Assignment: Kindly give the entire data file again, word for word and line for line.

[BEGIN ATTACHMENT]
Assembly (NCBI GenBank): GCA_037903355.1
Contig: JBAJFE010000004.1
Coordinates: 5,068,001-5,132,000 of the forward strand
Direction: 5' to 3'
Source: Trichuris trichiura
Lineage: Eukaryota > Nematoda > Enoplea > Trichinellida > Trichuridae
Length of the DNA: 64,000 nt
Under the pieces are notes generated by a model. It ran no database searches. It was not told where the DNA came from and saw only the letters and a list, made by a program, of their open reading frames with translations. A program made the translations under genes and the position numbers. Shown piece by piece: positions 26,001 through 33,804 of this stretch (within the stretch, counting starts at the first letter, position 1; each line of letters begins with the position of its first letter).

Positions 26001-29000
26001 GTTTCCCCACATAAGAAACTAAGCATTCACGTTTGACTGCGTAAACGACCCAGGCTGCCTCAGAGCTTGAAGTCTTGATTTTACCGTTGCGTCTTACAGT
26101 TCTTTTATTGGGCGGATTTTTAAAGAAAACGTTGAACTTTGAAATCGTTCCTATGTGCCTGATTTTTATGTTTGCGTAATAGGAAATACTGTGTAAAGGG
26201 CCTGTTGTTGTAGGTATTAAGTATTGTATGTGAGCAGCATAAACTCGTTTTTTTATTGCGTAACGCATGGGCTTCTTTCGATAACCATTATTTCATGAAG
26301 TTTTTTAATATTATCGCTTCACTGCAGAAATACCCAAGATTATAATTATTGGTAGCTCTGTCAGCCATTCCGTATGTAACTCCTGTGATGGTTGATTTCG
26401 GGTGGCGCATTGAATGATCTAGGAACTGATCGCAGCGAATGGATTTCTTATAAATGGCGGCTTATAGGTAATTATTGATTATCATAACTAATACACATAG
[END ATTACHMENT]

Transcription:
Assembly (NCBI GenBank): GCA_037903355.1
Contig: JBAJFE010000004.1
Coordinates: 5,068,001-5,132,000 of the forward strand
Direction: 5' to 3'
Source: Trichuris trichiura
Lineage: Eukaryota > Nematoda > Enoplea > Trichinellida > Trichuridae
Length of the DNA: 64,000 nt
Under the pieces are notes generated by a model. It ran no database searches. It was not told where the DNA came from and saw only the letters and a list, made by a program, of their open reading frames with translations. A program made the translations under genes and the position numbers. Shown piece by piece: positions 26,001 through 33,804 of this stretch (within the stretch, counting starts at the first letter, position 1; each line of letters begins with the position of its first letter).

Positions 26001-29000
26001 GTTTCCCCACATAAGAAACTAAGCATTCACGTTTGACTGCGTAAACGACCCAGGCTGCCTCAGAGCTTGAAGTCTTGATTTTACCGTTGCGTCTTACAGT
26101 TCTTTTATTGGGCGGATTTTTAAAGAAAACGTTGAACTTTGAAATCGTTCCTATGTGCCTGATTTTTATGTTTGCGTAATAGGAAATACTGTGTAAAGGG
26201 CCTGTTGTTGTAGGTATTAAGTATTGTATGTGAGCAGCATAAACTCGTTTTTTTATTGCGTAACGCATGGGCTTCTTTCGATAACCATTATTTCATGAAG
26301 TTTTTTAATATTATCGCTTCACTGCAGAAATACCCAAGATTATAATTATTGGTAGCTCTGTCAGCCATTCCGTATGTAACTCCTGTGATGGTTGATTTCG
26401 GGTGGCGCATTGAATGATCTAGGAACTGATCGCAGCGAATGGATTTCTTATAAATGGCGGCTTATAGGTAATTATTGATTATCATAACTAATACACATAG